• Being a new faculty member requires an odd balance of enthusiasm and reserve.  On the one hand, I obviously want to do a good job, and as my regular readers all know, I'm deeply grateful to have escaped from Godforsaken State.  On the other hand, I felt peculiar hanging out with a senior colleague yesterday.  Zi is a recently tenured pseudologist and seems to be stepping into the role of departmental mentor to me.  But of course, those who are tenured and have been around a while tend to develop grudges and complaints about some structural issues in any university.  It was, frankly, weird to feel hir dampening (or trying to dampen?) my enthusiasm for the job by venting to me about the administration's vision, the quality of the students, the ignorance of the alumni community, etc.  One just can't be all Pollyanna in the face of such unloading by a close colleague.  But I feel like I can't take on those attitudes, for a multitude of reasons.  First and foremost, of course, is that I'm not permanently tied to CBU, as zi is.  But stating out loud this lack of need for institutional loyalty feels discomfiting, even after we had a frank conversation about the impossibility of my staying past my two-year contract.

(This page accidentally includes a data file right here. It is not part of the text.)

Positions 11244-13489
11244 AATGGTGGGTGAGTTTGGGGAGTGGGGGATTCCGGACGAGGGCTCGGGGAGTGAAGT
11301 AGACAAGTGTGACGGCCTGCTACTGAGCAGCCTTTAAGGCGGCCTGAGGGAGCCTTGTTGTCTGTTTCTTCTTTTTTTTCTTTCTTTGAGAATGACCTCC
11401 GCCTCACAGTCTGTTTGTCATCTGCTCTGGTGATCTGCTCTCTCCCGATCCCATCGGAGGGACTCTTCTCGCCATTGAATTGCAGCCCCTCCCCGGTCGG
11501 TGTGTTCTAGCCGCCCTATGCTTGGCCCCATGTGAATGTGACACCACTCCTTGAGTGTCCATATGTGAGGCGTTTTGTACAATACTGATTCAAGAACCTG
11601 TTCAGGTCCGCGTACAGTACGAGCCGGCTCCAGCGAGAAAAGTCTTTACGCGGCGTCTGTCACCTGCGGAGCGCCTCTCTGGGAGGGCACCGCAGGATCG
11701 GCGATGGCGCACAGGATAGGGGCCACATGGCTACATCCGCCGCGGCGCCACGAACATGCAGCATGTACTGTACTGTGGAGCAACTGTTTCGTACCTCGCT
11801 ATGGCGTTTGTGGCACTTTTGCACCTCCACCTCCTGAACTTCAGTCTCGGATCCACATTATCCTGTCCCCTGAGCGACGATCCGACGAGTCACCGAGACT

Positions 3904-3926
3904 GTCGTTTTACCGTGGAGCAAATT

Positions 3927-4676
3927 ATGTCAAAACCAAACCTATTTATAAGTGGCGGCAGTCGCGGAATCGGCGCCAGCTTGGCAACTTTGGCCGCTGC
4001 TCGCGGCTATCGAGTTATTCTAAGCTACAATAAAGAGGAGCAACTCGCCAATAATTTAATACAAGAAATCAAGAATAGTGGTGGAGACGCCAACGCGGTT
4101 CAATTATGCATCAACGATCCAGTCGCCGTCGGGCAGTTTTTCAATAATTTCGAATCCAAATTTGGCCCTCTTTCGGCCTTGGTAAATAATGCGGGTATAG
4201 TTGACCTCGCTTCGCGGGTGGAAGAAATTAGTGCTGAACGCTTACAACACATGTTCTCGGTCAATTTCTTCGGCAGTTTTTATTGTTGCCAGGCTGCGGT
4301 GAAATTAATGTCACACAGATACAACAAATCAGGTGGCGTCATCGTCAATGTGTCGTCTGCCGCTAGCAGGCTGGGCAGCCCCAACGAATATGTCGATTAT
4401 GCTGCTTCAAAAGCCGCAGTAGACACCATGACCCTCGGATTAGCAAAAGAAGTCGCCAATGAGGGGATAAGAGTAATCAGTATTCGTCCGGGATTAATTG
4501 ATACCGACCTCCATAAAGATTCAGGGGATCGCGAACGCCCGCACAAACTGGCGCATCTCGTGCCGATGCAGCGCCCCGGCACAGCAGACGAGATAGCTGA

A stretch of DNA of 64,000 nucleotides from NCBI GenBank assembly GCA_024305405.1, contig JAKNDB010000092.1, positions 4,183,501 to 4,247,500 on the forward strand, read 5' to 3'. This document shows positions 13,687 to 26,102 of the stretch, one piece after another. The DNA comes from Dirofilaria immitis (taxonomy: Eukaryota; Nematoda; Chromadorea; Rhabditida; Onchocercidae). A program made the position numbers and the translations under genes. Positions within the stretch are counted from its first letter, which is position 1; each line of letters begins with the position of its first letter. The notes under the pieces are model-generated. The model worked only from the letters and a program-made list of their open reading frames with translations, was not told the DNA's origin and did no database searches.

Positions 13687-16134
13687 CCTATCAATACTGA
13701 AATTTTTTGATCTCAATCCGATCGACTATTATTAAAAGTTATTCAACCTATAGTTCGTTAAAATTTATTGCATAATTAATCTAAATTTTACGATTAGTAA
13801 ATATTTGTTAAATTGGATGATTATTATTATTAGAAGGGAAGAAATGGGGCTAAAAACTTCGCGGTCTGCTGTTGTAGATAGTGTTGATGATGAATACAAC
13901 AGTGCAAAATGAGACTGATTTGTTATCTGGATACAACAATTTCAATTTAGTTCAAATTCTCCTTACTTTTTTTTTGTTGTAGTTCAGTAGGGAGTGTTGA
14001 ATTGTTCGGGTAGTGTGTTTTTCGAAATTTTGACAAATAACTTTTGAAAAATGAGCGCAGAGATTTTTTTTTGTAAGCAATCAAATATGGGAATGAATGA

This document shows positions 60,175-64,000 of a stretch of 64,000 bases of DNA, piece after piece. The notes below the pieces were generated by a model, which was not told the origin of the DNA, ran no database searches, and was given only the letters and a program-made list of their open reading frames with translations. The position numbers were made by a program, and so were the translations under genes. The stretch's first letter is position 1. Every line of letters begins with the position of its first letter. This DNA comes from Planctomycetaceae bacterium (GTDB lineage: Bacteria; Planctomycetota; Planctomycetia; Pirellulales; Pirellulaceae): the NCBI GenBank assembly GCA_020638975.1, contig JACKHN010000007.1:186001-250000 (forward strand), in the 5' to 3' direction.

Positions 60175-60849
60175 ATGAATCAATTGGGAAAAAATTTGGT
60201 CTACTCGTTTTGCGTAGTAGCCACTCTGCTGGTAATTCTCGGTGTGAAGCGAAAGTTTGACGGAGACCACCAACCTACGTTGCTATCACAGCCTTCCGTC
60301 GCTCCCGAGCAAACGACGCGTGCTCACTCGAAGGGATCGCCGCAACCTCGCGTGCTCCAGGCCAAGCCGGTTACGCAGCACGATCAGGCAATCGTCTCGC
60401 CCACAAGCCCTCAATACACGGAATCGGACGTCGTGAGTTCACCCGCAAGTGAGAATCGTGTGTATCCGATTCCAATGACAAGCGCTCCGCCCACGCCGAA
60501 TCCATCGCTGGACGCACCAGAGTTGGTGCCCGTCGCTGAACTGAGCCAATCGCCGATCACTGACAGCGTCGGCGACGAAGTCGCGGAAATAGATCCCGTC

• So far, I enjoy my classes in direct correlation to their academic levels.  The 100-level, Intro to Libel and Slander, may have its moments, but I can't even pretend to be deeply invested in it, nor to think much of the grade-grubbing kids with math anxiety who register for it to get a distribution requirement the easy way.  (I took my share of Science for Poets, but I would like to think that I never expressed to a professor my fear that I would actually have to, you know, like, know facts.)